Speed said that the unexpectedly fast recovery could be due to sharks coming to the reef from elsewhere – but that this should be rare, given the distance to the next reef and the low numbers of sharks there. Another possibility is that population prediction models didn’t fully take into account how having fewer sharks around in the pre-enforcement period meant those that remained faced less competition and higher survival rates.
Whatever the explanation for the speed of the recovery, the bounce-back itself was made possible by the high level of enforcement of the fishing ban, according to the researchers. The study noted that shark abundance at Ashmore Reef in 2004 resembled that around Scott Reef, a nearby reef where shark fishing still takes place. In 2016, it resembled the levels observed at Rowley Shoals, a reef group in the Timor Sea where fishing has been banned and strictly enforced for more than 25 years.
To get recovery rates like those observed at Ashmore Reef, strict enforcement may be required, agreed Mark Bond, a postdoctoral researcher who studies sharks at Florida International University (he was not involved in the study). “Though we may see an improvement with less strict enforcement, I believe these conclusive results are a direct relation to the level of enforcement,” he said.
But that doesn’t mean anything less than strict enforcement is pointless. “Strict enforcement is always going to be the ideal,” said Jen Sawada of the Pew Charitable Trusts’ global shark conservation campaign. “But having a framework to enforce is better than nothing, even if not strictly enforced. Enforcement is something that can improve over time.”
Bond found the study’s results to be “somewhat surprising,” since he’d expected the recovery to take more time given sharks’ long lives, slow reproduction and limited number of offspring. But mostly, he said, it’s “exciting that MPAs, given strict enforcement, are an effective conservation strategy for reef-associated sharks.”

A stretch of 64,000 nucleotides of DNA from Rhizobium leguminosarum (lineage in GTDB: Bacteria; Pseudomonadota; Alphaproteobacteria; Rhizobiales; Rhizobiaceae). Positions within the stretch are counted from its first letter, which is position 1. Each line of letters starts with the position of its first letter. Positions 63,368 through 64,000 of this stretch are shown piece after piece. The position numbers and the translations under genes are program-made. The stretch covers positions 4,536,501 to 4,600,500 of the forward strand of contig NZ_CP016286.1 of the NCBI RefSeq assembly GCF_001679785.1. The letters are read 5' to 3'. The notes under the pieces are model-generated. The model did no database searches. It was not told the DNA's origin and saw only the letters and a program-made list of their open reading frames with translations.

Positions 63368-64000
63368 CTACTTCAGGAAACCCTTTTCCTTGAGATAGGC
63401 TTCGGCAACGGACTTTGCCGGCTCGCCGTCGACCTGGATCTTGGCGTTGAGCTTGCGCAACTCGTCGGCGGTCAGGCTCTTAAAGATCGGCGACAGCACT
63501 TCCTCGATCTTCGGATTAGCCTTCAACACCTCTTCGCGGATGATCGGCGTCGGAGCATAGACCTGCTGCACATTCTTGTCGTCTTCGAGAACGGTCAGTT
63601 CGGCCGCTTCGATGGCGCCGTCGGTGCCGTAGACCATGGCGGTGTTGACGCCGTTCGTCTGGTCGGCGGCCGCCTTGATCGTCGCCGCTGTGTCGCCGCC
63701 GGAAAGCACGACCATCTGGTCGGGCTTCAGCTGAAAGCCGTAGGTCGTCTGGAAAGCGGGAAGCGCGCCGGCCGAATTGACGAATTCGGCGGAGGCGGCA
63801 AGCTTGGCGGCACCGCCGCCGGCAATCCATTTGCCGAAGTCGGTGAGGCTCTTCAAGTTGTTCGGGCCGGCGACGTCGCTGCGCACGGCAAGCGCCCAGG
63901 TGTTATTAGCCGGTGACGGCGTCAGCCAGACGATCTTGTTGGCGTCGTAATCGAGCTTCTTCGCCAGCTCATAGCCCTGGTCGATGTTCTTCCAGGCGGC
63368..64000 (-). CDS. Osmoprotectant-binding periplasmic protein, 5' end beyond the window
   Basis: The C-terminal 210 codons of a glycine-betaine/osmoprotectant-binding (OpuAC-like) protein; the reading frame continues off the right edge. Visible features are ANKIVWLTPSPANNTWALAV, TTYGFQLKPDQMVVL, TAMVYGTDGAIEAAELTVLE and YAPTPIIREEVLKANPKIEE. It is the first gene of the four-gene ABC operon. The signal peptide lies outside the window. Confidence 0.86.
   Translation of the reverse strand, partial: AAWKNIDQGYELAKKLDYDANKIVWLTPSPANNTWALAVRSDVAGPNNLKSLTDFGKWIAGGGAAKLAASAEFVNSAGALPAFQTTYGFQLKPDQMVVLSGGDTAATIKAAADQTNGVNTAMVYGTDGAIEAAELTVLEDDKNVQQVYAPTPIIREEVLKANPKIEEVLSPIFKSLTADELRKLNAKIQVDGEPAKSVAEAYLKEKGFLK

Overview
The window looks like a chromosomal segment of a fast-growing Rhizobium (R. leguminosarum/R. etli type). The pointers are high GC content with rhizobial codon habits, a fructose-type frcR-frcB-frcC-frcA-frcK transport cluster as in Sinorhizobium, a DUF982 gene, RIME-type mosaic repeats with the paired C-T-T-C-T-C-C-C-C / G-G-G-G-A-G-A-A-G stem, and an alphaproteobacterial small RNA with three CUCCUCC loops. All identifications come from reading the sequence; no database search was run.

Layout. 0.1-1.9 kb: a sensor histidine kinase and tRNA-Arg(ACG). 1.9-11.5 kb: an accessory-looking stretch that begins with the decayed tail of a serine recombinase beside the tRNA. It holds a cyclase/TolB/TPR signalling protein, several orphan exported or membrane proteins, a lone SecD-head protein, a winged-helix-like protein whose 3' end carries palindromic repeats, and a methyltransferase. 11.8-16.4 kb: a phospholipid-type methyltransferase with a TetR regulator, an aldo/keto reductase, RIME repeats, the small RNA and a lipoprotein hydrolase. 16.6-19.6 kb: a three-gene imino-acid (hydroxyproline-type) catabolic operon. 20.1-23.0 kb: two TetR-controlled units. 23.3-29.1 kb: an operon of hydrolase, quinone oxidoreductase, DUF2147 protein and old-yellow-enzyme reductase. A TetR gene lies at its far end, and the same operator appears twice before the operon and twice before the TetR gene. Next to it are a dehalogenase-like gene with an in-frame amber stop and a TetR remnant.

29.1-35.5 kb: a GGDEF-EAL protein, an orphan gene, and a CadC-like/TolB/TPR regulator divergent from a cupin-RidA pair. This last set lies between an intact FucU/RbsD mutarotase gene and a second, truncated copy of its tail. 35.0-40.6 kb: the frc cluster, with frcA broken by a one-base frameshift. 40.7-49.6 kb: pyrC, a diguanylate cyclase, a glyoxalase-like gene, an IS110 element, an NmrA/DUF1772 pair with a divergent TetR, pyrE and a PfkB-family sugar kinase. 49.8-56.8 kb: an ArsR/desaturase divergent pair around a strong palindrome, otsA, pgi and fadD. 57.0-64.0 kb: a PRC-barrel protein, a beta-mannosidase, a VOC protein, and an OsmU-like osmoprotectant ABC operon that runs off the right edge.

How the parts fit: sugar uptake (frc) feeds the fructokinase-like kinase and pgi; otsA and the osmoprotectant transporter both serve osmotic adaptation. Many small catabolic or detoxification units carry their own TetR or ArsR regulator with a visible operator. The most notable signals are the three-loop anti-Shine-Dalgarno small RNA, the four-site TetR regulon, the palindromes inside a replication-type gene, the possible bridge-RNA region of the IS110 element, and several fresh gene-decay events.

Ashmore Reef is just 583 square kilometers (225 square miles) and has the added benefits of being isolated, but Speed said the results suggest similar, small MPAs could see similar recoveries in shark populations “provided there is adequate enforcement.”
However, Samoa’s planned shark sanctuary won’t be as comprehensive as the MPA at Ashmore Reef, since other kinds of fishing will still be allowed. Bond cautioned that these kinds of more narrowly targeted shark sanctuaries may not provide the same protections for the prey on which sharks rely, which could slow down their recovery in comparison.
The research could give further momentum to conservationists to push for new and expanded marine protected areas that aim to safeguard sensitive habitats and help replenish species depleted by fishing and other activities. Done right, they say, those protections could lead to more fish spilling over to waters outside reserves, replenishing fisheries and boosting tourism and recreational fishing.
That movement has ramped up recently, as the 2020 deadline to meet a United Nations goal of setting aside 10 percent of the ocean in reserves by 2020 draws nearer. A study published last month found “remarkable progress in the last decade” toward that goal, but that just 3.6 percent of the ocean was in MPAs and only 2 percent in “strongly” or “fully protected” areas.
Bond, while noting that Samoa’s protections aren’t the same as those at Ashmore Reef, said he hopes to see a similarly strong shark recovery. “I hope to see equally robust data from Samoa in the coming years,” he said.